Design Overview

As detailed in [Kennedy2017], LIVVkit is intended to be a comprehensive V&V toolkit for regular and automated testing – that is, testing models as they develop. It is designed to be used by model developers/users to build their confidence in the model. Additionally, it is expected that the testing output will be viewed and examined by a wider audience in order to enhance the credibility of the model.

Therefore, LIVVkit strives to meet these core usage requirements:


LIVVkit should be easy to start using with no new technical skills needed (for a typical ice sheet modeler/developer).


LIVVkit should work where the models are developed; from laptops to HPCs.


LIVVkit should accommodate multiple use cases and integrate into developers’ workflow patterns.


LIVVkit should be able to accommodate new models, tests, and methods of analysis easily to keep pace with future developments.


LIVVkit should be able to perform the desired sets of analyses with minimal overhead and time to results.

Similarly, LIVVkit strives to meet these core reporting requirements:


Analysis results should be described in a quantified manner, using appropriate metrics that indicate the degree of certainty, and provide the necessary context to make the figures, metrics and other results understandable.


Results should be easy to share, publish, and examine using common tools.

If you find LIVVkit isn’t working for you, meeting these requirements, or have other suggestions for improvement, please let us know by opening an issue on github.


Schematic of LIVVkit's architecture and program flow.

Schematic of LIVVkit’s architecture and program flow [Kennedy2017]. The light blue computers indicate where the user will interact with LIVVkit, first using the livv interface and then finally viewing the analyses report, typically as a portable website. The green boxes indicate core LIVVkit functionality, the black boxes are the different analyses which are executed in parallel, and the blue and purple boxes represent the ice-sheet model description bundles and any extensions analyses that may have been requested, respectively. Programmatically, the livv interface is used to schedule a series of analyses; the scheduler then pulls the requested analysis codes from the required bundles, components, and extensions; and executes the analyses. As each analysis finishes, some high-level summary information will be displayed on the command line through the interface and fully detailed information will be collated into the report. Once all analyses are finished, the interface will inform the user and the results of all the analyses can be viewed.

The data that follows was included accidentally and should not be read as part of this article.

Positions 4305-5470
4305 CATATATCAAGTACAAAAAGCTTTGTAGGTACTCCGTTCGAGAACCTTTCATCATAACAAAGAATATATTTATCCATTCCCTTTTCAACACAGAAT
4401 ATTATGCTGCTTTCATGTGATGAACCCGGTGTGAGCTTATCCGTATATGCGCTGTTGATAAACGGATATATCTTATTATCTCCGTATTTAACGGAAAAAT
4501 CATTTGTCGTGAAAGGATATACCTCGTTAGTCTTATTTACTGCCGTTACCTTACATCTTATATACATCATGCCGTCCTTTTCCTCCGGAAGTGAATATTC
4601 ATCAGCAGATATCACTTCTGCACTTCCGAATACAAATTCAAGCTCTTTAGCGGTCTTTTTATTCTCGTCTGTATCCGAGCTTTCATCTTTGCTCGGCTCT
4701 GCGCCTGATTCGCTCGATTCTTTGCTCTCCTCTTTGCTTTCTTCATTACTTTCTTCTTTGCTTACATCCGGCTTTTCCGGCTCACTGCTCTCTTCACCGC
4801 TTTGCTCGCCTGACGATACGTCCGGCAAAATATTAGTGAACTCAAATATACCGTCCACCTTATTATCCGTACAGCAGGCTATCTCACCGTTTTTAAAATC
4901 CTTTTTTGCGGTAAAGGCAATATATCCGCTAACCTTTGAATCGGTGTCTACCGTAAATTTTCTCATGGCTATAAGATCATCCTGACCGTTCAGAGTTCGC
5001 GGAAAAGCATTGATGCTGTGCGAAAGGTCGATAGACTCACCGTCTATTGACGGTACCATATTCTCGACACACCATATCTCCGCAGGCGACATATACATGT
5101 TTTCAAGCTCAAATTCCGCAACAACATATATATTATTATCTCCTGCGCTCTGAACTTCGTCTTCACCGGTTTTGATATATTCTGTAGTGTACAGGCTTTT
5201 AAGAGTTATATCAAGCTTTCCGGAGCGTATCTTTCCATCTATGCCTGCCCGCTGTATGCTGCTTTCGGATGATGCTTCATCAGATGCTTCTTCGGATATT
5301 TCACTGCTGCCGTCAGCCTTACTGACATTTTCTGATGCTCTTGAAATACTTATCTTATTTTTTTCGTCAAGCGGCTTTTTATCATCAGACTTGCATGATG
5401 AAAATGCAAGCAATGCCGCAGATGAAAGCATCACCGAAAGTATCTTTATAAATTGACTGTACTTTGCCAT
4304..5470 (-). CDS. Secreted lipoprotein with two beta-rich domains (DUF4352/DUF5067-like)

The major components of LIVVkit are:


The LIVVkit command-line interface where users will primarily interact with LIVVkit, and request the desired V&V analyses.


The scheduler will then launch all of the V&V analyses in parallel and will collate the output when done.


A package containing the numerics, verification, performance, and validation components, which control the different types of verification and validation analyses (see the Introduction to V&V).


A package containing any model specific code bundles, which are used to completely encapsulate a particular ice sheet model’s unique behavior. At its core, a bundle is simply a set of configuration files and Python modules. The configuration files describe paths, variable names, and the types of analysis available to LIVVkit, and the Python modules provide the methods to handle ice sheet model specific behavior (e.g., parsing input/log files and reshaping data sets).


All the functionality that falls outside the V&V paradigm is contained in:

  • livvkit.elements: LIVVkit element classes used to place figure/table/etc. elements into the report.

  • livvkit.util: utility classes and functions for dealing with general LIVVkit data manipulations, general I/O, etc.

  • livvkit.resources: HTML, CSS, Javascript, and image resources for generating the output website.

  • static data used by different built in V&V analyses, and allows users to link in directories containing data for custom extensions.

See API and/or Module Index for a detailed list and description of LIVVkit’s components.